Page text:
5 The Yale Law Journal Vol. 94: 1395, 1985 one, it really does seem that-other things being equal-it would be permissible for you to take charge, take responsibility, and deflect the thing, whoever you may be. Of course you run a moral risk if you do, for it might be that, unbeknownst to you, other things are not equal. It might be, that is, that there is some relevant difference between the five on the one hand, and the one on the other, which would make it morally preferable that the five be hit by the trolley than that the one be hit by it. That would be so if, for example, the five are not track workmen at all, but Mafia members in workmen's clothing, and they have tied the one workman to the right-hand track in the hope that you would turn the trolley onto him. I won't canvass all the many kinds of possibilities, for in fact the moral risk is the same whether you are the trolley driver, or a bystander at the switch. Moreover, second, we might well wish to ask ourselves what exactly is the difference between what the driver would be doing if he failed to turn the trolley and what the bystander would be doing if he failed to throw the switch. As I said, the driver would be driving a trolley into the five; but what exactly would his driving the trolley into the five consist in? Why, just sitting there, doing nothing! If the driver does just sit there, doing nothing, then that will have been how come he drove his trolley into the five. I do not mean to make much of that fact about what the driver's driving his trolley into the five would consist in, for it seems to me to be right to say that if he does not turn the trolley, he does drive his trolley into them, and does thereby kill them. (Though this does seem to me to be right, it is not easy to say exactly what makes it so.) By contrast, if the bystander does not throw the switch, he drives no trolley into anybody, and he kills nobody. But as I said, my own feeling is that the bystander may intervene. Perhaps it will seem to some even less clear that morality requires him to turn the trolley than that morality requires the driver to turn the trolley; perhaps some will feel even more discomfort at the idea of the bystander's turning the trolley than at the idea of the driver's turning the trolley. All the same, I shall take it that he may. If he may, there is serious trouble for Mrs. Foot's thesis (I). It is plain that if the bystander throws the switch, he causes the trolley to hit the one, and thus he kills the one. It is equally plain that if the bystander does not throw the switch, he does not cause the trolley to hit the five, he does not kill the five, he merely fails to save them-he lets them die. His choice therefore is between throwing the switch, in which case he kills one, and not throwing the switch, in which case he lets five die. If thesis (I) were 1398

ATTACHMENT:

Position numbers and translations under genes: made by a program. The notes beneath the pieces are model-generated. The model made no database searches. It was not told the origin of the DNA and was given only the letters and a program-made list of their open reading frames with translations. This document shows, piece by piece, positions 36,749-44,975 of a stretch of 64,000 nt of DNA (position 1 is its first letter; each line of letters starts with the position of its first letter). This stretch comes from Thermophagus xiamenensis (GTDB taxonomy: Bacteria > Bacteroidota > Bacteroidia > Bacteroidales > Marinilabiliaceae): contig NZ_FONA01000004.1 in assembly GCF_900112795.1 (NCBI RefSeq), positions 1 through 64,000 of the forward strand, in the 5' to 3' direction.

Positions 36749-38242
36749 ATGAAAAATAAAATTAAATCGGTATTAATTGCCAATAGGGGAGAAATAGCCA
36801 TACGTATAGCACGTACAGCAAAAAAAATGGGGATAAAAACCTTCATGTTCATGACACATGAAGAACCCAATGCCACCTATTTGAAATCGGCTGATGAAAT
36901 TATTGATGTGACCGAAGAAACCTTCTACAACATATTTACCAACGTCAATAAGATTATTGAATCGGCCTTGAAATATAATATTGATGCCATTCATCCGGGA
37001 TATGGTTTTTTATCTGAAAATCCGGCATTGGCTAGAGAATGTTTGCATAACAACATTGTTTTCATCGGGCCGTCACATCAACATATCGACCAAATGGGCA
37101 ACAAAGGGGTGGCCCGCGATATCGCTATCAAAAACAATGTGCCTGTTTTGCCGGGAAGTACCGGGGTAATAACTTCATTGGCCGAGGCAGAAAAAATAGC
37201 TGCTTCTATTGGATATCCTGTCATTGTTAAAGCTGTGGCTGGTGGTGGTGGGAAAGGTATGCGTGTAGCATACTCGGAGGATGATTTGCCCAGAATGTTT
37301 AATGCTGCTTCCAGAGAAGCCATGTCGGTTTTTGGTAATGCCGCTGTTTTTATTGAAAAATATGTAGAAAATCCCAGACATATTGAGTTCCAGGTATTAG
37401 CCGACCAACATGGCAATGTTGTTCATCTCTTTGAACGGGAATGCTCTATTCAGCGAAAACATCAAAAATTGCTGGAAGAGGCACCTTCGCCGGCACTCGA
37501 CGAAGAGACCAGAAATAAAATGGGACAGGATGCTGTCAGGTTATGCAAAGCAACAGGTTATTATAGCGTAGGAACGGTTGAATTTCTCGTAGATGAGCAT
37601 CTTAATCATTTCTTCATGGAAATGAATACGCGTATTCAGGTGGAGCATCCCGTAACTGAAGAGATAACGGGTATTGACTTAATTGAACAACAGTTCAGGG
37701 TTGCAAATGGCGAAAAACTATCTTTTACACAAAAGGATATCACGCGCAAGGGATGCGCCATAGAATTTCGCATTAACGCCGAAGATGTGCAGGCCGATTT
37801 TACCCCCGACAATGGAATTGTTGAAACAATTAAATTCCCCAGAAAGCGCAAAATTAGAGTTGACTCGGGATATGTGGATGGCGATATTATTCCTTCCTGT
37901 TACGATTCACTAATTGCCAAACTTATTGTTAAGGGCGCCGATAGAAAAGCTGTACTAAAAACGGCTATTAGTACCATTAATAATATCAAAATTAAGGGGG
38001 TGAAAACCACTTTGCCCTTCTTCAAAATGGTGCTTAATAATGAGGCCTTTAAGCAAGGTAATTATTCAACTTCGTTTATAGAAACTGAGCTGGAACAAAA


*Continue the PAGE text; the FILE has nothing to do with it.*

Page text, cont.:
6 Trolley Problem true, it would follow that the bystander may not throw the switch, and that I am taking to be false. I have been arguing that III. (I) Killing one is worse than letting five die is false, and a fortiori that it cannot be appealed to to explain why the surgeon may not operate in the case I shall call Transplant. I think it pays to take note of something interesting which comes out when we pay close attention to (II) Killing five is worse than killing one. For let us ask ourselves how we would feel about Transplant if we made a certain addition to it. In telling you that story, I did not tell you why the surgeon's patients are in need of parts. Let us imagine that the history of their ailments is as follows. The surgeon was badly overworked last fall-some of his assistants in the clinic were out sick, and the surgeon had to take over their duties dispensing drugs. While feeling particularly tired one day, he became careless, and made the terrible mistake of dispensing chemical X to five of the day's patients. Now chemical X works differently in different people. In some it causes lung failure, in others kidney failure, in others heart failure. So these five patients who now need parts need them because of the surgeon's carelessness. Indeed, if he does not get them the parts they need, so that they die, he will have killed them. Does that make a moral difference? That is, does the fact that he will have killed the five if he does nothing make it permissible for him to cut the young man up and distribute his parts to the five who need them? We could imagine it to have been worse. Suppose what had happened was this: The surgeon was badly overextended last fall, he had known he was named a beneficiary in his five patients' wills, and it swept over him one day to give them chemical X to kill them. Now he repents, and would save them if he could. If he does not save them, he will positively have murdered them. Does that fact make it permissible for him to cut the young man up and distribute his parts to the five who need them? I should think plainly not. The surgeon must not operate on the young man. If he can find no other way of saving his five patients, he will now have to let them die-despite the fact that if he now lets them die, he will have killed them. 1399